ISPOR US 2023: Key Topics and Themes

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Published June 16, 2023

Last month, Trinity attended the ISPOR 2023 conference in Boston. The main theme of the conference was “Impacting Innovation, Value and Healthcare Decision Making”, which facilitated unique discussions and workshops across different stakeholders in the life sciences, including manufacturers, regulatory leaders and health economists. Topics included discussions on the role of artificial intelligence (AI) in HEOR, innovation in evidence generation, the latest trends in health policy and a myriad of others.

A highlight for Trinity Life Sciences was presenting 12 posters and two plenary sessions focused on the impact of innovative evidence to demonstrate therapeutic value and on the evolving digital therapeutics landscape. Trinity’s team was also present throughout the conference to hear the latest from other researchers, industry leaders and sponsors – here are our key takeaways from ISPOR 2023:

  1. The Inflation Reduction Act (IRA) will transform the role of CMS within the global biopharma landscape and create long-term pricing pressure in the U.S. for pipeline and existing therapies
    • The introduction of mandatory minimum-discount negotiations through the IRA’s maximum fair price (MFP) program will curb long-term revenue opportunity for novel therapies with lengthy lifecycle potential. The biopharma landscape will look to CMS to see how it determines the level of required discount applied to negotiated therapies, with manufacturers likely adapting their global strategy in response.
  2. The IRA will increase the importance of cohesive and up-to-date maintenance of brand value across its lifecycle and strong evidence generation for biopharma therapies, creating a newfound importance of real-world, post-launch data
    • Manufacturers with products selected for the IRA’s MFP program will be required to submit evidence about their therapy’s use, costs and indication landscape, necessitating the creation of meaningful evidence packages demonstrating the product’s value clearly. While it is unclear exactly how CMS will determine the required MFP discounts, the IRA instructs CMS to consider submitted data and potentially assign lower discounts to therapies demonstrating their value through defined characteristics, including comparative effectiveness. More information about the IRA MFP program is expected to be published by CMS in July 2023.
  3. Payers, physicians, patients and caregivers have an increasing interest in the value of patient relevant improvements beyond the classic clinical indicators offered by therapies, though it remains to be seen what impact they will have as drivers of pricing and access
    • Payers and manufacturers are exploring non-traditional indicators to understand the value of new treatments for both patients and caregivers. Experts explain how improvements in quality of life (QoL) are not limited to the patient but should also be considered for caregivers and family members in the evaluation of new treatments.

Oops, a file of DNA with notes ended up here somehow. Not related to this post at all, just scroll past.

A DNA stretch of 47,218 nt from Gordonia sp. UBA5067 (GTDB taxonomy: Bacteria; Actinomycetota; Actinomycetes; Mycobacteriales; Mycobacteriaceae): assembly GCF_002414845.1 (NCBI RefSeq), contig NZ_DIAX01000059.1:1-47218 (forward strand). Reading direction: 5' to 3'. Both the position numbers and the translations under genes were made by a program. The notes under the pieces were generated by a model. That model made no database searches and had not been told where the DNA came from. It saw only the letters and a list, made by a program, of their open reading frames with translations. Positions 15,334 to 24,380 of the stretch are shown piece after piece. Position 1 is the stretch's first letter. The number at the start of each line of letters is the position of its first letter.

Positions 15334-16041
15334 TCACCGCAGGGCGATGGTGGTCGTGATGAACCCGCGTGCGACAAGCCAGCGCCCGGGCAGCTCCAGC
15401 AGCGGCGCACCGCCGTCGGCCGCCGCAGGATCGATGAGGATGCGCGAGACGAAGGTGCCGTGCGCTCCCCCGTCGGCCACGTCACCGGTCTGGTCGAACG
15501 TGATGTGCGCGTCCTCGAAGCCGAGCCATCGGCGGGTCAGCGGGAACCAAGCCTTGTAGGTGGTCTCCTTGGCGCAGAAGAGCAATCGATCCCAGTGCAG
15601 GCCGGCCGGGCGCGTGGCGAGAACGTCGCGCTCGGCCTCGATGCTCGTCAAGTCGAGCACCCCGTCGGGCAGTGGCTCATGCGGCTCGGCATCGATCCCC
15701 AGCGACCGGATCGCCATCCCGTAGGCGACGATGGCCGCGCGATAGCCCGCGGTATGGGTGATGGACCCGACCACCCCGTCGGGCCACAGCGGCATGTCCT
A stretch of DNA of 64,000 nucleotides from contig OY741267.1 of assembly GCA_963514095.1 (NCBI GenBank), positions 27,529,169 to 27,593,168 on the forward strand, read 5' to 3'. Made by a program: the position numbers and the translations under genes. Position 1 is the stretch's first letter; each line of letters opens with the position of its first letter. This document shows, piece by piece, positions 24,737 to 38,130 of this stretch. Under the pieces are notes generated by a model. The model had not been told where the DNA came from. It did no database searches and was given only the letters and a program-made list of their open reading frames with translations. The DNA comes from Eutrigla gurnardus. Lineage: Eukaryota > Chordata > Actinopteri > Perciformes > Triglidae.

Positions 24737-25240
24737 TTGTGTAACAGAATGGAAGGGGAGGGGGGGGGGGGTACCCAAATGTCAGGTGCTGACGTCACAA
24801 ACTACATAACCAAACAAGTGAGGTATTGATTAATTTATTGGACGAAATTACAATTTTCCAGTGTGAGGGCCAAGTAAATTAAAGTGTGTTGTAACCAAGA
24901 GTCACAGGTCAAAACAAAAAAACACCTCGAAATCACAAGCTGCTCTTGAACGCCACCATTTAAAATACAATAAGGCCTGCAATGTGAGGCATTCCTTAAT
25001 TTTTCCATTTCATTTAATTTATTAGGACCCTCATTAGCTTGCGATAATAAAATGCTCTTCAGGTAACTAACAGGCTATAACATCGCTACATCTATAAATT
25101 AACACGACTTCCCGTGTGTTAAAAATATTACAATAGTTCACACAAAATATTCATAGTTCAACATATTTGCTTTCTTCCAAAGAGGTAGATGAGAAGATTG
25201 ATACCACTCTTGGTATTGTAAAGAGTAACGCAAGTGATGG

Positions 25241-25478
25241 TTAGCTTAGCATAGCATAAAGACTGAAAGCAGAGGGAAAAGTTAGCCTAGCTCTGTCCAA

• Additionally, newer technologies like wearable technologies can replace subjective self-reported outcomes to address limitations in outcome measurement, while new data collection methods can help capture the patient voice to inform treatment design.
  4. AI is emerging in evidence generation and HEOR, showing promise for improving market access in the future as a tool to enable large-scale pharmacoeconomic data generation and analysis
    • In the rapidly evolving field of healthcare, the transformative power of artificial intelligence, machine learning (ML) and advanced data analytics has emerged as a game-changer. Experts explore the use of AI in evidence generation, focusing on the integration of evidence plans early in the asset lifecycle, the generation of health economic evidence, optimizing patient access and addressing ethical considerations.
    • AI will help us collect and analyze real-world data to identify patient relevant outcomes more efficiently and accurately than ever before.
  5. Digital therapeutics and health technologies (DTxHT) are continuing to expand the ways in which patients receive care, interact with their clinicians and utilize treatment – though evidence in support of these interventions and tools is growing, it is still unclear how they best fit within existing regulatory and access/reimbursement frameworks
    • Novel DTxHT, ranging from prescription digital therapeutics, wellness apps and wearable monitoring devices have continued to generate data illustrating their effectiveness at producing positive patient outcomes with reduced health care resource utilization (HCRU) costs, using unique real-world and clinical study approaches to demonstrate cost-effectiveness.
      1. For example,, an app to treat insomnia, was recommended for NHS funding by NICE based on pre/post cost-effectiveness studies compared to supportive care. However, in the U.S., more robust evidence has not necessarily resulted in coverage and patient access, as evidenced by the limited uptake of Pear Therapeutics’ ReSET.  

Authors: Maximilian Hunt, Ismail Ismailoglu, Grace Mock, Cameron Lam and Alexis Bryan

Want to learn more about Trinity’s latest views and insights across these key topics? Read other thought pieces from Trinity here:

Global Market Access Trends: 2022 Edition

Payer Predictions: Evolution of the U.S. Digital Therapeutics Reimbursement Landscape

Goodbye Humira, Hello Future

IRA Medicare Inflation Penalties: Implications for Manufacturer Pricing and Contract Strategy Decision Making

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